HomeBusiness InsuranceRetirement Insurers Adapt to Opportunity, Risks Under 401(k) Law

Retirement Insurers Adapt to Opportunity, Risks Under 401(k) Law

Business insurance underwriters who shield retirement plans when they run afoul of federal benefits laws are eying legislation Congress passed last year to encourage new 401(k)s as a growth opportunity, though they also anticipate hurdles.

Fiduciary liability insurers want to capitalize on what they’re hoping will be a wave of new small employers venturing into the private-sector retirement market and needing new coverage under the SECURE 2.0 Act (Pub. L. No. 117-328).

The law enacted Dec. 29 earmarks new tax credits for small employers to cover the costs of setting up a plan and will establish new starter-401(k) designs next year that are intended to eliminate some of the headaches associated with plan development. Those two provisions alone could add 19 million new workplace savers to the market, according to the American Retirement Association.

The pandemic economy wasn’t kind to retirement plan insurers over the past three years, as class action litigation spiked premiums and deductibles between 15% and 20% on average, Marsh & McLennan Cos. Inc. data show.

The fact that insurers are jostling for new business could reflect SECURE 2.0’s broader impact on the US retirement market. Product modifications underwriters are making now spell out the risks and pitfalls small employers may fall victim to as they implement plan design options under the new law.

“While clearly SECURE 2.0 is aiming to encourage plan adoption, I think it’s important for people to understand that it’s not like a blanket safe harbor for a small employer,” said Wendy Katherine Von Wald, assistant vice president and fiduciary product manager at Travelers Cos. Inc. “There still are administrative burdens.”

Specialized But Important

Fiduciary liability coverage is often overlooked by small employers, overshadowed by directors-and-officers products or fidelity bonds benefit plans are required to secure, said Thomas Bentz Jr., a partner at Holland & Knight LLP who specializes in business insurance.

When plan participants sue their employers for breaching their strict fiduciary standards of conduct under the Employee Retirement Income Security Act of 1974 (Pub. L. No. 93-406) or for plan administration errors, there’s no other type of coverage other than fiduciary liability to protect employers from being held personally liable.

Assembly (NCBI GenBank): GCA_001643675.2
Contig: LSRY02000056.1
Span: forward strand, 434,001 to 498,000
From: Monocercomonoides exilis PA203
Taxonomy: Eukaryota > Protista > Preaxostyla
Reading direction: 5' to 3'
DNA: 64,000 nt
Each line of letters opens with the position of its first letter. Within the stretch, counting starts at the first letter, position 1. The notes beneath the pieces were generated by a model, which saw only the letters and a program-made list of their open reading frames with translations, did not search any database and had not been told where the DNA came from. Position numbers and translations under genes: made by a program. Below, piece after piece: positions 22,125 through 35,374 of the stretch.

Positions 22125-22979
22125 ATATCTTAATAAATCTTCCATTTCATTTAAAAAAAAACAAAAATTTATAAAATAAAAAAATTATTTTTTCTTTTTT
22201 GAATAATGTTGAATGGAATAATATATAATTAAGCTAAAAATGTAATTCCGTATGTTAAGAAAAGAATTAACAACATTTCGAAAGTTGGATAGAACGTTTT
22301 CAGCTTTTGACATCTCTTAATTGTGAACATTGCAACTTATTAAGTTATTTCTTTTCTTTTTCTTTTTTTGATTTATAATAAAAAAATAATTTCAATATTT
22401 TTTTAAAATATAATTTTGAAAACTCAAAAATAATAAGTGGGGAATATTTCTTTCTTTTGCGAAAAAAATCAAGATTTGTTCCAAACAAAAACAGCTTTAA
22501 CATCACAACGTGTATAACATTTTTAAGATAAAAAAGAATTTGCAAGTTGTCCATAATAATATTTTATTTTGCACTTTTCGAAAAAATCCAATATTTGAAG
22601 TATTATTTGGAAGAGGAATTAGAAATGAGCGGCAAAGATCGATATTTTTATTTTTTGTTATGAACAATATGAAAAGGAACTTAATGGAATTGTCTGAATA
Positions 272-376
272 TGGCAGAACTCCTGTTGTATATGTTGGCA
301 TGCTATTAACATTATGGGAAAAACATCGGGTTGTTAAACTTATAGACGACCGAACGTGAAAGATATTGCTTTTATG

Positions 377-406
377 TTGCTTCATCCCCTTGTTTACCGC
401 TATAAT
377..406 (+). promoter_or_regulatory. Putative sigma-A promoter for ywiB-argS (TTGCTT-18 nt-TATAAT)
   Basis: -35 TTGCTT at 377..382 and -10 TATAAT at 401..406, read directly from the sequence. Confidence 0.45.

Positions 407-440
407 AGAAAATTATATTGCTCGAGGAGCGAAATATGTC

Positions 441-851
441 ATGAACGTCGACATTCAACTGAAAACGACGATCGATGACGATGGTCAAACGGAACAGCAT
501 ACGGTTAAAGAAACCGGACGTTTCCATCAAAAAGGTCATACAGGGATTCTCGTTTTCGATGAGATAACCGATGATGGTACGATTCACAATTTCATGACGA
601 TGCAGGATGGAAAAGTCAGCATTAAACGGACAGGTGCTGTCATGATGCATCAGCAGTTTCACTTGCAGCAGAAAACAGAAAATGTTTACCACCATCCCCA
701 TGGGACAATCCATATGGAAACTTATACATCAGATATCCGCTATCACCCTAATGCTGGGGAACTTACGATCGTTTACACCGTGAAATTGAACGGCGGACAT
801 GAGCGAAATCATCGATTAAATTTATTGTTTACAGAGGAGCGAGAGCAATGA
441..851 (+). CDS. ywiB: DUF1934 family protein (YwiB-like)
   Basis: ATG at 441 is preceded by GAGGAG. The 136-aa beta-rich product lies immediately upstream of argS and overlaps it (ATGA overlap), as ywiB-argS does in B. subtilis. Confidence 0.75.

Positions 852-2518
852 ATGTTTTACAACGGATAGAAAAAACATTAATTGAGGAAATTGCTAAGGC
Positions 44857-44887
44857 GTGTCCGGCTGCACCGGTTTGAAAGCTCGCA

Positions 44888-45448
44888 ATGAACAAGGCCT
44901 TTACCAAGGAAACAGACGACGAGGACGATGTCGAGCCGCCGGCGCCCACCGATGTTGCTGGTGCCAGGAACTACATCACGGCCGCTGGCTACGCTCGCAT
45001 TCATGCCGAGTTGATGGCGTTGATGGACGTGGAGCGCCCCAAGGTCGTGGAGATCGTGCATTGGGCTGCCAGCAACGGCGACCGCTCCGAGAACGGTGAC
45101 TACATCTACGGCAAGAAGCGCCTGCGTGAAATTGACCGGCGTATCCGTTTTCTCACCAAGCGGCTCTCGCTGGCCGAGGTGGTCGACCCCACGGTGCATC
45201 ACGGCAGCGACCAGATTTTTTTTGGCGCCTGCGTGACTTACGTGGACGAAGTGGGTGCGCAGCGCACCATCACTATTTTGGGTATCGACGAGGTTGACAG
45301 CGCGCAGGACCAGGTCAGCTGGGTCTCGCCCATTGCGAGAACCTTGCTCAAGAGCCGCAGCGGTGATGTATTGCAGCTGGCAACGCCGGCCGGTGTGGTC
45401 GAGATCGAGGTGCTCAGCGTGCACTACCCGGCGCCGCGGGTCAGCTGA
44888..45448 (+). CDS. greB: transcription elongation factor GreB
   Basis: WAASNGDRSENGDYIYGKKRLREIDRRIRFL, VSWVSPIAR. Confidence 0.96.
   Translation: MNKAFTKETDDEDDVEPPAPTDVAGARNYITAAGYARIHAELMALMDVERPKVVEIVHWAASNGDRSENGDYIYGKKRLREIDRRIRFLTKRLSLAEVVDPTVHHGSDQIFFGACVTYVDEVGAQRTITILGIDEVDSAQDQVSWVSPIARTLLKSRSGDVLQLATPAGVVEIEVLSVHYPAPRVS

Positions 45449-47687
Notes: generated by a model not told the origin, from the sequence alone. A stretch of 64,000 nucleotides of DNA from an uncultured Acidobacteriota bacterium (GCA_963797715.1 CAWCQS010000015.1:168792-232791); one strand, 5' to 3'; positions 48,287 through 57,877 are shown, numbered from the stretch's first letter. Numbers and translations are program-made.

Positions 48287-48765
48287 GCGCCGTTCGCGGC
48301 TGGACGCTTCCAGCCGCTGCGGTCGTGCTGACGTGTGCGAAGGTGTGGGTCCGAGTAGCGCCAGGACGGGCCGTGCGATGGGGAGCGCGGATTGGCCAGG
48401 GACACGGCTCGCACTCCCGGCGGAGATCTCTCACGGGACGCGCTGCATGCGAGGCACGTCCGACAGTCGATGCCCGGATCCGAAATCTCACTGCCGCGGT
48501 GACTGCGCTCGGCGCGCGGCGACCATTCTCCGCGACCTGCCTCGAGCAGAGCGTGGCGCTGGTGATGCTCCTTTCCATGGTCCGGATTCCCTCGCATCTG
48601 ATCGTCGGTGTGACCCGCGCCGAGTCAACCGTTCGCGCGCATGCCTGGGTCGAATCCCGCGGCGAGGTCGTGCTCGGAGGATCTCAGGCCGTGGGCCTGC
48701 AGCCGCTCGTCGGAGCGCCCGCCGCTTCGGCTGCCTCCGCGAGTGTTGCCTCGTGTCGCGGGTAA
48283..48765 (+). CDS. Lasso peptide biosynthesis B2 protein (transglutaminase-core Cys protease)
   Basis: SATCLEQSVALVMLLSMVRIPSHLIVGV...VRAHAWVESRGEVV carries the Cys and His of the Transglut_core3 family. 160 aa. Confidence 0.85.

“It’s specialized, but extremely important,” Bentz said. “It can be difficult to get that message across.”

The number of class action lawsuits challenging retirement plans over plan administration and fiduciary conduct for monitoring fees skyrocketed in 2020. Litigation doesn’t show signs of dropping yet, said Von Wald. That means the cost of insuring large businesses in particular is rising too, she said.

The plaintiffs bar has begun to turn its attention to smaller plans, but the cost of insuring those plans still hasn’t reflected it. Underwriters are trying to navigate tough conversations with business owners who think litigation risk management is a scalable problem.

Last year, 40% of lawsuits were filed against plans with less than $1 billion, Von Wald said. Yet, premiums for account balances totaling around a million dollars can easily stay under $2,000 a year, said Daniel Aronowitz, managing principal at Euclid Fiduciary Managers LLC.

“Too many small employers think, ‘My employees would never sue me,’” Aronowitz said. “Then they do.”

Pooled Pitfalls

Savvy insurers are trying to steer their products to meet new demands under SECURE 2.0, said Richard Clarke, chief insurance officer at Colonial Surety Co.

Covered fiduciaries should be aware of what type of qualified decisions they make if they choose to adopt new SECURE 2.0 measures to their plan that would allow student loan repayments to be taken into consideration when calculating 401(k) matches or if they install emergency savings accounts to their plans, Clarke added.

Both SECURE 2.0 and its predecessor, the SECURE Act of 2019, encourage small employers to adopt plans by joining pooled investment vehicles such as pooled employer or multiple employer plans.

In some cases, retirement plans comprised of several distinct employers have named fiduciaries that make investment and administrative decisions. But that doesn’t absolve individual employers of all fiduciary liability, said Von Wald.

“Selecting and monitoring that provider is the function of a fiduciary,” she said. “Those employers can be served by insuring those decisions.”

Liabilities may be eased under provisions in the law that encourage the use of Labor Department and IRS self-correction programs and language that eliminates a requirement that retirement plans seek to recollect overpayments.

“This is a robust and competitive market,” said Clarke. “Insurers are going to want to retool their products to meet fiduciaries’ new needs.”

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